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Title: Epidemiology of bacteremia and factors associated with multi-drug-resistant gram-negative bacteremia in hematopoietic stem cell transplant recipients
Authors: Oliveira, A. L.
Souza, M. de
Carvalho-Dias, V. M. H.
Ruiz, M. A.
Silla, L.
Tanaka, P. Yurie
Simoes, B. P.
Trabasso, P.
Seber, Adriana [UNIFESP]
Lotfi, C. J.
Zanichelli, Maria A.
Araujo, V. R.
Godoy, C.
Maiolino, Angelo
Urakawa, P.
Cunha, C. A.
De Souza, C. A.
Pasquini, Ricardo
Nucci, Márcio
Universidade Federal do Rio de Janeiro (UFRJ)
Hosp Amaral Carvalho
Univ Fed Parana
Hosp Base
Univ Fed Rio Grande do Sul
Irmandade Santa Casa Misericordia São Paulo
Universidade de São Paulo (USP)
Universidade Estadual de Campinas (UNICAMP)
Universidade Federal de São Paulo (UNIFESP)
Hosp AC Camargo Fund Antonio Prudente
Hosp Brigadeiro
Ctr Pesquisas Oncol
Hosp Araujo Jorge
Keywords: bacteremia
risk factor
Gram negative
bone marrow transplantation
Issue Date: 1-Jun-2007
Publisher: Nature Publishing Group
Citation: Bone Marrow Transplantation. London: Nature Publishing Group, v. 39, n. 12, p. 775-781, 2007.
Abstract: The incidence of Gram-negative bacteremia has increased in hematopoietic stem cell transplant (HSCT) recipients. We prospectively collected data from 13 Brazilian HSCT centers to characterize the epidemiology of bacteremia occurring early post transplant, and to identify factors associated with infection due to multi-drug-resistant (MDR) Gram-negative isolates. MDR was defined as an isolate with resistance to at least two of the following: third-or fourth-generation cephalosporins, carbapenems or piperacillin-tazobactam. Among 411 HSCT, fever occurred in 333, and 91 developed bacteremia (118 isolates): 47% owing to Gram-positive, 37% owing to Gram-negative, and 16% caused by Gram-positive and Gram-negative bacteria. Pseudomonas aeruginosa (22%), Klebsiella pneumoniae (19%) and Escherichia coli (17%) accounted for the majority of Gram-negative isolates, and 37% were MDR. These isolates were recovered from 20 patients, representing 5% of all 411 HSCT and 22% of the episodes with bacteremia. By multivariate analysis, treatment with third-generation cephalosporins (odds ratio (OR) 10.65, 95% con. dence interval (CI) 3.75-30.27) and being at one of the hospitals (OR 9.47, 95% CI 2.60-34.40) were associated with infection due to MDR Gram-negative isolates. These. findings may have important clinical implications in the decision of giving prophylaxis and selecting the empiric antibiotic regimen.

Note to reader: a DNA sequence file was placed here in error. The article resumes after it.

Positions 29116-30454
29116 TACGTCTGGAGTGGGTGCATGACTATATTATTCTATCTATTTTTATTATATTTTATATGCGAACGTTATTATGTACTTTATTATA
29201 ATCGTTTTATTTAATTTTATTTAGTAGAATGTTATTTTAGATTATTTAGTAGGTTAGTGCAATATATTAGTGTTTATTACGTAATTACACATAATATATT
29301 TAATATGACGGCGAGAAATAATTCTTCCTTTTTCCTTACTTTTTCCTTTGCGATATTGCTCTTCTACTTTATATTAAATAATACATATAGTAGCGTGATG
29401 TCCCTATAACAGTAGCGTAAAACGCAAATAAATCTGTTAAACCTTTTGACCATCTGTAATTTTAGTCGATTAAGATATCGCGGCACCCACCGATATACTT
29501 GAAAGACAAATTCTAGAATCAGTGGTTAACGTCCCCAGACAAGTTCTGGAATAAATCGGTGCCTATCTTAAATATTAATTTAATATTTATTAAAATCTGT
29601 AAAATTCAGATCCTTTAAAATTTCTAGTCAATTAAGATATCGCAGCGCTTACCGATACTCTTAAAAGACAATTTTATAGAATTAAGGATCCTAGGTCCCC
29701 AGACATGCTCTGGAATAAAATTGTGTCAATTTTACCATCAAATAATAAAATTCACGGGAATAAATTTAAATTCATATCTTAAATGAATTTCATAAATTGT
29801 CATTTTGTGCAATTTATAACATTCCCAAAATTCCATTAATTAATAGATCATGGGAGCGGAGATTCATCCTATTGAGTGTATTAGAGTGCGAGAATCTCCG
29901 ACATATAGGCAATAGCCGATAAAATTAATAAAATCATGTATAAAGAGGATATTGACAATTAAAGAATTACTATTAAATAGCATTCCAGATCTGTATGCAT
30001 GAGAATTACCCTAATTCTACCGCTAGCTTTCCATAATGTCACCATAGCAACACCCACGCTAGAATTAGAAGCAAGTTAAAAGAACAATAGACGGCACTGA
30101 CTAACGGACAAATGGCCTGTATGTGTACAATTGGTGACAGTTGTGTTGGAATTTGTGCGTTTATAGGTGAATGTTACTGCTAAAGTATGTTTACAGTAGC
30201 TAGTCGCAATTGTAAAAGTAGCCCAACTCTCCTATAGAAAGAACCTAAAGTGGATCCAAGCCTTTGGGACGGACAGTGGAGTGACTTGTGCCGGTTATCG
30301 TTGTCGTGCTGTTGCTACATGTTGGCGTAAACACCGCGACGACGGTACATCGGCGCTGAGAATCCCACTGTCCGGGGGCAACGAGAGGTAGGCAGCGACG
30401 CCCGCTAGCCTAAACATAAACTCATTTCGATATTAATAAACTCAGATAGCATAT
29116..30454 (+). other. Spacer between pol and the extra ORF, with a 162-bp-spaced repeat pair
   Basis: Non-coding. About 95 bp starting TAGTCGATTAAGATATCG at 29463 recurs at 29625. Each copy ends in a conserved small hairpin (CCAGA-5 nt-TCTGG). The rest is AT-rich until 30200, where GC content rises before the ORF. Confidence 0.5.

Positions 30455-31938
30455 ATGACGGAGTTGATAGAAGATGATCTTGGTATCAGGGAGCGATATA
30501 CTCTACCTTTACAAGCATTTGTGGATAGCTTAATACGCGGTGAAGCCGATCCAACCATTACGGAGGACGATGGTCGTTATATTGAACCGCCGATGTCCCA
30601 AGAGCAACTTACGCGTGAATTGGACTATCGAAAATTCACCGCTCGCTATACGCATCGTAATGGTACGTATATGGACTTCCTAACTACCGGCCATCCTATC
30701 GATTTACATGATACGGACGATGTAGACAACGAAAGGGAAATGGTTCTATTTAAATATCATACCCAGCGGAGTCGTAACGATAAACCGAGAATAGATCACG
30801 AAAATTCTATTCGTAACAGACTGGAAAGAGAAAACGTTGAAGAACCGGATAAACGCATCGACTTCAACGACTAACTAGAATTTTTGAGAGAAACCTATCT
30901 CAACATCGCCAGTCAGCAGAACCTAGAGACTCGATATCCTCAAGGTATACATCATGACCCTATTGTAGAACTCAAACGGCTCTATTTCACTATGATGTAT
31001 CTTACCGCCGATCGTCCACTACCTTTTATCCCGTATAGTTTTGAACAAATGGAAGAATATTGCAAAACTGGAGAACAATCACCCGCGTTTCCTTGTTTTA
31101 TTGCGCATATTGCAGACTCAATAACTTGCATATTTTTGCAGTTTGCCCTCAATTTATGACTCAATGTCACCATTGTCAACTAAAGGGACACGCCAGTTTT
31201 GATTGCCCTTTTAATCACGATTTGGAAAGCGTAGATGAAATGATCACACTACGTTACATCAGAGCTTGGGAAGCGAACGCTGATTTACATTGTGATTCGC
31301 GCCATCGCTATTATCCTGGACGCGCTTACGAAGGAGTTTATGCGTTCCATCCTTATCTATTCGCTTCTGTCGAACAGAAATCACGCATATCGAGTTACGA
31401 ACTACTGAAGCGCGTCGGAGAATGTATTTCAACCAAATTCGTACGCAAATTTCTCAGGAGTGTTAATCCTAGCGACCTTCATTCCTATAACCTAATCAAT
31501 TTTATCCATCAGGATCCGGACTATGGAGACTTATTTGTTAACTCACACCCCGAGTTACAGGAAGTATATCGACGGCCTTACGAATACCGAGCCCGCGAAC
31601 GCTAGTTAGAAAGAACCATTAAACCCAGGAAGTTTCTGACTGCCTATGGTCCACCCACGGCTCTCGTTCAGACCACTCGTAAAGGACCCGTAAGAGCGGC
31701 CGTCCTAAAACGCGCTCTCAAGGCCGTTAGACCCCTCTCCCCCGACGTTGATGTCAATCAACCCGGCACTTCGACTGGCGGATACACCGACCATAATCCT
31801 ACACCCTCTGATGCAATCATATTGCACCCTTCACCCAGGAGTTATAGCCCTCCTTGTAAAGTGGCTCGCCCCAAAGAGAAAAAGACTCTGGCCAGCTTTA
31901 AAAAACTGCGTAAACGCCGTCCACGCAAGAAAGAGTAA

ISSN: 0268-3369
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